Top 25 Best-Performing Stocks: November 2022

These are the best stocks in the S&P 500 right now, based on 2022 year-to-date performance.
Reviewed by Tiffany Kent
Best-Performing Stocks of 2018

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It's been a volatile 2022 for the stock market, including bear market dips that have certainly tested investors' mettle. But when looking for the best stocks to buy right now, investors should still consider long-term performance, not short-term volatility. To help with that, we've compiled a list of the best stocks in the S&P 500, measured by year-to-date return.

Many of the best performers right now are energy stocks. These stocks have continued to post solid gains over the past year, despite an overall falling stock market.

Best stocks by year-to-date performance

Symbol

Company Name

Price Performance (This Yr)

OXY

Occidental Petroleum Corp.

150.43%

EQT

EQT Corp.

91.84%

HES

Hess Corp.

90.57%

MRO

Marathon Oil Corp.

85.44%

XOM

Exxon Mobil Corp.

81.09%

MPC

Marathon Petroleum Corp.

77.56%

DVN

Devon Energy Corp.

75.60%

COP

Conocophillips

74.69%

SLB

Schlumberger Ltd.

73.72%

APA

APA Corporation

69.06%

ENPH

Enphase Energy Inc.

67.81%

VLO

Valero Energy Corp.

67.15%

CTRA

Coterra Energy Inc.

63.84%

HAL

Halliburton Co.

59.25%

MCK

McKesson Corp.

56.64%

CVX

Chevron Corp.

54.15%

EOG

EOG Resources Inc.

53.69%

CF

CF Industries Holdings Inc.

50.13%

CAH

Cardinal Health Inc.

47.41%

FANG

Diamondback Energy Inc.

45.67%

PSX

Phillips 66

43.93%

ADM

Archer-Daniels-Midland Co.

43.48%

VRTX

Vertex Pharmaceuticals Inc.

42.08%

NOC

Northrop Grumman Corp.

41.84%

PXD

Pioneer Natural Resources Co.

40.98%

This data is current as of Nov. 1, 2022, and is intended for informational purposes only.

Are these the best stocks to invest in right now?

Not necessarily. These are the best stocks in the S&P 500 right now, based on year-to-date performance. But that doesn't mean that they're the best stocks to invest in. Predicting the future of even the current top-performing stocks is a job even the pros haven’t yet mastered. And the best stocks for your portfolio aren’t necessarily the best stocks for someone else’s portfolio.

For example, a young person who is looking to grow their retirement savings aggressively might gravitate toward growth stocks for their high-risk, high-reward volatility. On the other hand, a retiree who is looking for passive income might prefer predictable dividend stocks like the dividend aristocrats, which are relatively stable and have a history of consistently growing their dividend payments over time.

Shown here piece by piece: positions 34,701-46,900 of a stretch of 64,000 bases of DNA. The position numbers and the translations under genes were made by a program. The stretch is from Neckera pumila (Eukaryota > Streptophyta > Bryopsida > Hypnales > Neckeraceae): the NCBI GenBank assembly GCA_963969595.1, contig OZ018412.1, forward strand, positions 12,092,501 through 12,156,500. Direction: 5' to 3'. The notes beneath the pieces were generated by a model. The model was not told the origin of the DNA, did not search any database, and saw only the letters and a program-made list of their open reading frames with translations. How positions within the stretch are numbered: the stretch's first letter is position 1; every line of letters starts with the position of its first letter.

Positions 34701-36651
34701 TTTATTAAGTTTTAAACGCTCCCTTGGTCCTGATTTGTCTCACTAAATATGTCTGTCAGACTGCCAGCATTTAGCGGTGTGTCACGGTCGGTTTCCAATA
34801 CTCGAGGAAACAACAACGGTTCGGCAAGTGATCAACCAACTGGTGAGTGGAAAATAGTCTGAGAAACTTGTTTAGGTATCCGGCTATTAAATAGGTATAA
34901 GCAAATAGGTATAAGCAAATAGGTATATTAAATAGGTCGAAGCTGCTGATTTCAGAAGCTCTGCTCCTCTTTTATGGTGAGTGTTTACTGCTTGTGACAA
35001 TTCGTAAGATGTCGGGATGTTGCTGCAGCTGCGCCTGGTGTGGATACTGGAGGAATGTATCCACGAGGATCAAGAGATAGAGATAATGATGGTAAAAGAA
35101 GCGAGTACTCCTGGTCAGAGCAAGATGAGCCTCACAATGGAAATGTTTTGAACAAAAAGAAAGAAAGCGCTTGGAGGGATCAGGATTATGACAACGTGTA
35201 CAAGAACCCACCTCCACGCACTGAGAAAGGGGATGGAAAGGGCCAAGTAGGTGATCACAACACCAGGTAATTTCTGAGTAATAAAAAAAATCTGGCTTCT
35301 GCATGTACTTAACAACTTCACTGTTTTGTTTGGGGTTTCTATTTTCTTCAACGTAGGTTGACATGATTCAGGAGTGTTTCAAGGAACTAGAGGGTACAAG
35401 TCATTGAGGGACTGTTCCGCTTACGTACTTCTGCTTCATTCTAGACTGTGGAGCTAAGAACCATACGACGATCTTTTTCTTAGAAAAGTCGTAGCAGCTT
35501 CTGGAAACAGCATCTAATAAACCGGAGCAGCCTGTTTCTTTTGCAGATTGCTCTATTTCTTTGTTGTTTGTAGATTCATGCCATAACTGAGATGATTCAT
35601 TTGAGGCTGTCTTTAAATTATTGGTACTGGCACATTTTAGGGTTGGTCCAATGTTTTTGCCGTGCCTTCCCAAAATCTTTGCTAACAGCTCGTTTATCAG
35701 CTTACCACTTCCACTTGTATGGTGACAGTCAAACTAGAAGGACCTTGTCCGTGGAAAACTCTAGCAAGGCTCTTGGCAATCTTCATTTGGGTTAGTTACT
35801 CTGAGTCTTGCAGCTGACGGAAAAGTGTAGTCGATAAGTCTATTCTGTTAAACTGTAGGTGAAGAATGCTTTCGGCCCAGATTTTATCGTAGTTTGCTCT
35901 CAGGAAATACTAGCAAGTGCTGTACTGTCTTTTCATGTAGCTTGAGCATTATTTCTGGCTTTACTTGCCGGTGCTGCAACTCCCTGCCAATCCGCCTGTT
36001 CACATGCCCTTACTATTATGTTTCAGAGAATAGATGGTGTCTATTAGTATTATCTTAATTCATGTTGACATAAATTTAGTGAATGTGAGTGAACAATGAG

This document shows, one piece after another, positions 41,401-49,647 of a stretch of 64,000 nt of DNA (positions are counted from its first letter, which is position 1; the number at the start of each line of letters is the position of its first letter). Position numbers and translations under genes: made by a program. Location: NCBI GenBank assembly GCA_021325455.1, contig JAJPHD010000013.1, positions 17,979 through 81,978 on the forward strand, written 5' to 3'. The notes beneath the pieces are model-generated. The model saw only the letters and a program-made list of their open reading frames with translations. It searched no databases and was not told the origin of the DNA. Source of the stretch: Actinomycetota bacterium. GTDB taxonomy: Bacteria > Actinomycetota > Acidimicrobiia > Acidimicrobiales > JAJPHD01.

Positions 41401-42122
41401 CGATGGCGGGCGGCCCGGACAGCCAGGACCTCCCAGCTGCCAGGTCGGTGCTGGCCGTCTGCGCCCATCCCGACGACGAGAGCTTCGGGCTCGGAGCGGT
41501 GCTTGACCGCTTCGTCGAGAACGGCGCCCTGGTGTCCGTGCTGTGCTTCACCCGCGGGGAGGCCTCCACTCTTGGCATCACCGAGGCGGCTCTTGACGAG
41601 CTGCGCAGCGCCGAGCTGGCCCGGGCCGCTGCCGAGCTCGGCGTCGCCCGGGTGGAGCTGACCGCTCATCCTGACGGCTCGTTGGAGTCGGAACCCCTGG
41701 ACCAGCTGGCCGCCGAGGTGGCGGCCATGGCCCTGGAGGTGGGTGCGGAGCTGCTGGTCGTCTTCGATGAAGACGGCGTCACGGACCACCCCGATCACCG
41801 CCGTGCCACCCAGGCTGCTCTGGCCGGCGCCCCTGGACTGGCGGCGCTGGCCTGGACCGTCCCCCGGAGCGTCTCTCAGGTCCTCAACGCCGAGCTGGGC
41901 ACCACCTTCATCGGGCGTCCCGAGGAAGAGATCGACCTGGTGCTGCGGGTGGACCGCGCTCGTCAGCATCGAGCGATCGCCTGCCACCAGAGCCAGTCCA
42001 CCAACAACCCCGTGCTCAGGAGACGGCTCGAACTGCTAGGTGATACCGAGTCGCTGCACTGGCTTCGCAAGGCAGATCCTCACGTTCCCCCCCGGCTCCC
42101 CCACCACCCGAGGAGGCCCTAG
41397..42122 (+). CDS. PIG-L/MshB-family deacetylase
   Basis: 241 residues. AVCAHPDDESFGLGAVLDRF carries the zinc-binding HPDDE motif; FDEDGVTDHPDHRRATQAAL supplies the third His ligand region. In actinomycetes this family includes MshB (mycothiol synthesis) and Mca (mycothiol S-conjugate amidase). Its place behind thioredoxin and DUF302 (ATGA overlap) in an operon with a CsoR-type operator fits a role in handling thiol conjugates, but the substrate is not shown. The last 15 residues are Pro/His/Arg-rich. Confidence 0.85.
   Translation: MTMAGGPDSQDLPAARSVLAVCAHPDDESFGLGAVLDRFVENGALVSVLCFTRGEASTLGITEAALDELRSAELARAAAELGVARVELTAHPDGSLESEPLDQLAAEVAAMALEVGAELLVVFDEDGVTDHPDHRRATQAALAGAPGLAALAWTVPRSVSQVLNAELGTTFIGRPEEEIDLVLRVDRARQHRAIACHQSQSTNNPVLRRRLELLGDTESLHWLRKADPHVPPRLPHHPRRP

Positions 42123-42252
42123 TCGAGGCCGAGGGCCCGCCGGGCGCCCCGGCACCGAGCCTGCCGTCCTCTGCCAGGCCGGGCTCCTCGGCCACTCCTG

How to find the best stocks

Choosing good stocks for your portfolio is a relatively time-consuming task, and you need to look beyond performance metrics like the ones on this page. Yes, it's a solidly good sign if a stock is able to outperform during periods of market volatility and the broad market declines like we've seen in 2022. But as referenced above, there are a number of other factors to consider.

Beyond your own personal risk tolerance and how long you plan to invest, strategic investors do significant research into a company before buying its stock. They perform fundamental analysis, which involves looking at the company's financial statements and considering how economic factors might influence the stock's future performance.

Many investors also do technical analysis of a stock, which means analyzing historical movements in the stock's price to attempt to predict future movements. If you want to go this route, we have detailed overviews of how to research stocks and how to read stock charts, including key terms to know.

An alternative to chasing the best stocks

If all of the above sounds like a lot of work, it is. The fact that picking stocks is so difficult leads many investors to turn to index mutual funds and exchange-traded funds, which bundle many stocks together.

When individual stocks come together into a diversified portfolio via index funds, they have a lot of power: The S&P 500 index — which includes approximately 500 of the largest publicly traded companies in the U.S. — has posted an average annual return of nearly 10% since 1928.

An S&P 500 index fund or ETF will aim to mirror the performance of the S&P 500 by investing in the companies that make up that index. Likewise, investors can track the DJIA with an index fund tied to that benchmark. If you want to cast a wider net, you could purchase a total stock market fund, which will hold thousands of stocks.

Within index funds, the winners balance out the losers — and you don’t have to forecast which is which. That’s why many financial advisors think low-cost index funds and exchange-traded funds should form the basis of a long-term portfolio.

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Managing expectations

Index funds won’t beat the market. They aren’t supposed to. An index fund’s goal is to match the returns posted by its benchmark — for S&P 500 ETFs, for example, that benchmark is the S&P 500. There are index funds that track a range of underlying assets, from small-cap stocks, to international stocks, bonds and commodities such as gold.

Index funds are inherently diversified, at least among the segment of the market they track. Because of that, all it takes is a few of these funds to build a well-rounded, diversified portfolio. They’re also less risky than attempting to pick a few could-be winners out of a lineup of stocks.

The downside: Some might argue they’re significantly less thrilling than chasing the current best stocks. If you’re seeking that stock-picking rush, you might consider a happy middle ground: Dedicate a small portion of your portfolio to predicting the next big thing, and use index funds for the rest.

Neither the author nor editor held positions in the aforementioned investments at the time of publication.

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